Spokane County’s population grew over the last three years at the strongest rate since 1990-1992.
Meanwhile, a slowdown in the northward migration of Californians contributed to a slight decline in Washington’s population growth in the 12-month period that ended April 1, according to the state Office of Financial Management.
The county has added at least 7,400 new faces annually since 2004 after a decade when growth exceeded 6,000 only once and, in 1999, amounted to just 1,226. The increase in the recent period was 7,800, the most for a single year since 1992.
The additions lifted the county’s population to 459,000, a 1.73 percent gain for the year and a 9.82 percent gain since 2000.
The state added 99,600 residents in the most recent 12-month tally, the first time in three years the number did not exceed 100,000. Almost 6.6 million people now call Washington home, an 11.77 percent increase since 2000.
Teresa Lowe, the state’s chief demographer, said less migration into Washington accounts for much of the decline in growth. Plunging real estate values in California, where as many as one-half of newcomers hail from, have kept some people from moving, she said.
In the early 1990s, Lowe said, as many as 40,000 Californians traded their driver’s licenses for ones from Washington. Only 27,900 made the swap last year.
The same is true for many other states, Lowe said.
Avista Corp. economist Randy Barcus, who also said California’s woes weigh on Washington and Spokane, noted job availability made the transition easy for those who wanted to move.
The county has added more than 12,000 jobs over the last three years.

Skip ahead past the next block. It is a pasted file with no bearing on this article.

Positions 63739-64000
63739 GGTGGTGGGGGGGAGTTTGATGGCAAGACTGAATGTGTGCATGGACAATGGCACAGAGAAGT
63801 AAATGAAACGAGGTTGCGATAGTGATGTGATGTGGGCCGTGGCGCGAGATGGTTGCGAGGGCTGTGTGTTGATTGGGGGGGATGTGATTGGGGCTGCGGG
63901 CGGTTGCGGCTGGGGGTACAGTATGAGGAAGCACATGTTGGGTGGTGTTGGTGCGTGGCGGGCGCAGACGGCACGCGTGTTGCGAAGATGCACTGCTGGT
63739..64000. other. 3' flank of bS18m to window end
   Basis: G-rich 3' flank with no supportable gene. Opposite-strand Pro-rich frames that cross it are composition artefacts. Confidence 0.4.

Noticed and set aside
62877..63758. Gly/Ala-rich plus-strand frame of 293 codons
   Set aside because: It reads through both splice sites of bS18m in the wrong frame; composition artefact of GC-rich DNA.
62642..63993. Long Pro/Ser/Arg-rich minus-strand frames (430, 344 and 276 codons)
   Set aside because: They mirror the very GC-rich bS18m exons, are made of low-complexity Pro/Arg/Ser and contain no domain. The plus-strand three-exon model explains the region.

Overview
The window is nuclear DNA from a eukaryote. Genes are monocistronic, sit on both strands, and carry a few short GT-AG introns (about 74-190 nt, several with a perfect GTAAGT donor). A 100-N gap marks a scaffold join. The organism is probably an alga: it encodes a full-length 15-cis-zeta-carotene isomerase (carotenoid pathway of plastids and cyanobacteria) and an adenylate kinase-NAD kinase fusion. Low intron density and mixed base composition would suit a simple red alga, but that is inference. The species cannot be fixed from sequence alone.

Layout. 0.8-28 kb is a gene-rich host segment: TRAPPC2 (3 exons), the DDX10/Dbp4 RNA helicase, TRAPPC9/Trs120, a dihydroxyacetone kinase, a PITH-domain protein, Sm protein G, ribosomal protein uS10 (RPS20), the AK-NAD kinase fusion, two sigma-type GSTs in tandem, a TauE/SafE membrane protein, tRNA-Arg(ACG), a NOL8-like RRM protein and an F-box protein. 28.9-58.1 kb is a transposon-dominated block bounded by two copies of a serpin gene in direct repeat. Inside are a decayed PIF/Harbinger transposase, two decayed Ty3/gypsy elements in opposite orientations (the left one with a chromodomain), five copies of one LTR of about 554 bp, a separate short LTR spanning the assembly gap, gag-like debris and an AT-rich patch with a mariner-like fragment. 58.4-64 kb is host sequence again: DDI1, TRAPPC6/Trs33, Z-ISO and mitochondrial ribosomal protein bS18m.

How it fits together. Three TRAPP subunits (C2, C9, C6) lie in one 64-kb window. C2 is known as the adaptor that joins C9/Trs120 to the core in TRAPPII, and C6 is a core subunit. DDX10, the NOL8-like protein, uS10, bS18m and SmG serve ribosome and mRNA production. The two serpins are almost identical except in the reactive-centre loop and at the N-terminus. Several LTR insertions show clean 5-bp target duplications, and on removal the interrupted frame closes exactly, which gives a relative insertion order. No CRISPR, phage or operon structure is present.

Now, Barcus said, if Californians are offered a job but can’t sell their house, they turn down the job.
He said he expects the in-migration slowdown to be temporary. California’s fortunes should improve slightly in 2010 and significantly rebound in 2012, he said.
Spokane County’s growth rate since 2000 ranks 15th in the state. Spokane County trails King, Pierce and Snohomish counties in total population.
The city of Spokane, with 204,400 residents, remains ahead of Tacoma, with 202,700, for second place among Washington cities.
Spokane and the city of Spokane Valley grew at a rate of less than 1 percent in 2007, compared with Liberty Lake at 6.1 percent, Airway Heights at 4.2 percent, Deer Park at 3.4 percent and Medical Lake at 2.4 percent.
With a 42.3 percent surge since 2000, Franklin County’s growth has far outdistanced that of the state as a whole, buoyed by strong growth in the Tri-Cities. Franklin County’s increase was almost double that of the 22.9 percent increase in No. 2 Clark County.
Only Garfield County, in the southeastern corner of the state, lost population. The loss of 97 residents represented a 4 percent decline.
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